Veteran National Women's Soccer League midfielder Sinead Farrelly said the support she has received since speaking out about alleged sexual misconduct by a coach and systemic problems in the league has "given my pain purpose."
"Every person that has reached out and shown support has turned this moment into a movement and made this matter ... I don’t have words, just pure gratitude, and they have truly amplified our voices and just made this what it should be, which is a huge deal and demanding change," she said Tuesday on NBC's "TODAY" show.
"The support and the validation of this story by everyone globally, it has blown me away and really has felt like it has given my pain purpose, and that has been a liberation for me that I have not been able to feel for almost 10 years," Farrelly said.
North Carolina Courage coach Paul Riley was fired last Thursday after a report in The Athletic detailed allegations made by players on teams that he has coached since 2010.
Farrelly said she had been coerced into having sex with Riley on multiple occasions.
Farrelly and midfielder Meleana "Mana" Shim both told the online sports publication that, after a night of drinking in 2015, Riley took them back to his apartment and pressured them to kiss each other as he watched.
Riley responded in writing to 23 questions from The Athletic, saying in an email that the majority of the allegations are "completely untrue."
"I have never had sex with, or made sexual advances towards these players," he wrote.
Riley wrote that he sometimes socialized with players and occasionally picked up bar tabs, "but I do not take them out drinking."
He said "there's a chance I've said something along the way that offended someone," before adding that "I do not belittle my players, comment on their weight, or discuss their personal relationships."
He has not responded to NBC News' requests for comment.
During Tuesday's interview with "TODAY," Shim called Riley "a predator."
"He sexually harassed me, he sexually coerced me and he took away our careers," she said.
Shim also said she is grateful for the outpouring of support but still feels "very deeply sad and heartbroken about what happened."
"It's a mixture of things — I want more, I want more justice. I want better policies. I want players to be better protected, and at the same time I feel like we’re on the right path," she said.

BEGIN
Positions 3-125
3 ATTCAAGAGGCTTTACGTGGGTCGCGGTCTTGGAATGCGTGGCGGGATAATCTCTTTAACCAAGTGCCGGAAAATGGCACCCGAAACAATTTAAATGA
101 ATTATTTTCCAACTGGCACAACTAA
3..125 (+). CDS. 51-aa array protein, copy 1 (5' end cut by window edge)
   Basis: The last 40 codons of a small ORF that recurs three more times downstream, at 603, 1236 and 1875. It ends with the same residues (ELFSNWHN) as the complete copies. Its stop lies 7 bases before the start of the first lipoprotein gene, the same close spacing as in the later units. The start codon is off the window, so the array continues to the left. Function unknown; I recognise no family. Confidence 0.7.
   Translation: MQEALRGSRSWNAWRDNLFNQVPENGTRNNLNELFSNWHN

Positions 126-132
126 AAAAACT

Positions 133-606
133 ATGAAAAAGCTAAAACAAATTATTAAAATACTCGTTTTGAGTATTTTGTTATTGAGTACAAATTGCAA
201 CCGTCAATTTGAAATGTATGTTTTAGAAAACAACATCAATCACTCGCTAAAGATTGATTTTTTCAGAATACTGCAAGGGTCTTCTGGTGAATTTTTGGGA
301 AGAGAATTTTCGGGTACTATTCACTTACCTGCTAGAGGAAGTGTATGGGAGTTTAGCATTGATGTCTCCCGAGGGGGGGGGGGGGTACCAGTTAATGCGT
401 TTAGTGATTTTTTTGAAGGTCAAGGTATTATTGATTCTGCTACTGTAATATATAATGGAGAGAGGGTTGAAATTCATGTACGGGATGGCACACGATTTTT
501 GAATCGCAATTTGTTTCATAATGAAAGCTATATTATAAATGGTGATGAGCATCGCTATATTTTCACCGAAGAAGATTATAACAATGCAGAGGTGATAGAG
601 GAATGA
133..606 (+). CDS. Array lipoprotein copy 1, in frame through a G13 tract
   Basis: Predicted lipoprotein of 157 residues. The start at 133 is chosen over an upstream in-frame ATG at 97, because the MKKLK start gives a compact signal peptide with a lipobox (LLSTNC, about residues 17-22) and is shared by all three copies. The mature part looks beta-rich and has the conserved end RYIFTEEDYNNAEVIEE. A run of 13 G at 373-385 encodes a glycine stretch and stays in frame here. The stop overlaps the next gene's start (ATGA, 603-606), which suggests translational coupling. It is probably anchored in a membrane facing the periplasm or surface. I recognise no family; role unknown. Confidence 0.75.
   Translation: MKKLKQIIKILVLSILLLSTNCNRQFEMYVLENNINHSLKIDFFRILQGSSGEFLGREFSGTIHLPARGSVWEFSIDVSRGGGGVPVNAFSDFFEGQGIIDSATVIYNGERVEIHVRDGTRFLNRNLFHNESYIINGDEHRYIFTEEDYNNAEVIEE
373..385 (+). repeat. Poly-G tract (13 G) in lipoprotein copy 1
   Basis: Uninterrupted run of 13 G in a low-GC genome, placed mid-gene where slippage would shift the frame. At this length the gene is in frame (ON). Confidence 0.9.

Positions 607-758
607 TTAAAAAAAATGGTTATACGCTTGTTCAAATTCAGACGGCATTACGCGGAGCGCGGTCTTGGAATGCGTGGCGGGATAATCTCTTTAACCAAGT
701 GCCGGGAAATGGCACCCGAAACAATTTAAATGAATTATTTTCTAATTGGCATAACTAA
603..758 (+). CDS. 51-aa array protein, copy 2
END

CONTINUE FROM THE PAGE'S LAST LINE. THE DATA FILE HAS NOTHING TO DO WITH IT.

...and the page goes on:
Shim said that during her time with Riley as her coach, she was "silenced."
"Every day I showed up to work, every day I practiced, every game I played, I didn’t have confidence and I was scared," she said.
Shim said she had the full support of Team USA star Alex Morgan, who said Tuesday that the league "failed" Shim when she filed a complaint in 2015.
"At the time, there was no anti-harassment policy in place, there was no league HR, there was no anonymous hotline, there was no way to report," Morgan said. "We have now started to put these things in place by demand of players, not by the league, being proactive. So something we ask is for the league to be proactive, not reactive. We ask for transparency."
After The Athletic article was published, league Commissioner Lisa Baird on Friday apologized and submitted her resignation.
She later released a statement, saying she joined the league long after Riley was fired from the Portland Thorns following the 2015 investigation, and then hired by another team.
"As Commissioner, I fought to enact initiatives that protected the women in our league," Baird, who joined the league in 2020, said. "The women who play our game deserve to be protected and I am proud of what I did to make the League better," she said.
The league said in a statement Sunday that it is "immediately launching several critical investigative and reform initiatives to protect players and staff, and the environments in which athletes live, train, and compete to give athletes the agency and ability to safely report misconduct of any form."
And U.S. Soccer, the sport's national governing body, announced Sunday night that it had appointed former acting Attorney General Sally Yates to lead an investigation.
"U.S. Soccer takes seriously its responsibility to vigorously investigate the abhorrent conduct reported, gain a full and frank understanding of the factors that allowed it to happen and take meaningful steps to prevent this from happening in the future," it said in a statement.
Shim said Tuesday that she's "so grateful for the opportunity to get these bad people out of the league and really shine a light on this issue because it’s so prevalent."
Hours after the players' “TODAY” interview, Washington Spirit CEO Steve Baldwin resigned his post in the wake of abuse allegations plaguing that club. He said he's "committed to improving the club's culture" but concluded that stepping down was in the best interest of the team, which saw its coach, Richie Burke, fired last week.
Burke was terminated over allegations of verbal and emotional abuse of players.
A league probe also found that "the Spirit and its ownership have failed to act in the best interests of the league." Baldwin was not accused of misconduct.
"It’s not just this team. It’s not just this coach," Shim said. "It's across the league. It’s across the sport, and we have to do something about it."